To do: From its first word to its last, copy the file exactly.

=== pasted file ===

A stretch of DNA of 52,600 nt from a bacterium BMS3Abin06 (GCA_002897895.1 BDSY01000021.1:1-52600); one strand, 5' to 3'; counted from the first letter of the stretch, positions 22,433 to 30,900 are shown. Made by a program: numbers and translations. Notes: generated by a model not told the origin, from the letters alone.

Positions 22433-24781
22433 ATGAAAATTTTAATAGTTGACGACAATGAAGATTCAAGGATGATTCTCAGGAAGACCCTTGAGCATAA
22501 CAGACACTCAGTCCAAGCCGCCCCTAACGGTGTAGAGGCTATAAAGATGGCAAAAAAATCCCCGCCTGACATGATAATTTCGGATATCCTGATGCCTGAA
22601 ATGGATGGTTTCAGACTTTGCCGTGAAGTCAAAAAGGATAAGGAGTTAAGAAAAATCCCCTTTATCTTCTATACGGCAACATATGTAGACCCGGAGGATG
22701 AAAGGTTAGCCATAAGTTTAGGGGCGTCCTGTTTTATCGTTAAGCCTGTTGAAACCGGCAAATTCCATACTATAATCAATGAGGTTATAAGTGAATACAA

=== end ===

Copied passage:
A stretch of DNA of 52,600 nt from a bacterium BMS3Abin06 (GCA_002897895.1 BDSY01000021.1:1-52600); one strand, 5' to 3'; counted from the first letter of the stretch, positions 22,433 to 30,900 are shown. Made by a program: numbers and translations. Notes: generated by a model not told the origin, from the letters alone.

Positions 22433-24781
22433 ATGAAAATTTTAATAGTTGACGACAATGAAGATTCAAGGATGATTCTCAGGAAGACCCTTGAGCATAA
22501 CAGACACTCAGTCCAAGCCGCCCCTAACGGTGTAGAGGCTATAAAGATGGCAAAAAAATCCCCGCCTGACATGATAATTTCGGATATCCTGATGCCTGAA
22601 ATGGATGGTTTCAGACTTTGCCGTGAAGTCAAAAAGGATAAGGAGTTAAGAAAAATCCCCTTTATCTTCTATACGGCAACATATGTAGACCCGGAGGATG
22701 AAAGGTTAGCCATAAGTTTAGGGGCGTCCTGTTTTATCGTTAAGCCTGTTGAAACCGGCAAATTCCATACTATAATCAATGAGGTTATAAGTGAATACAA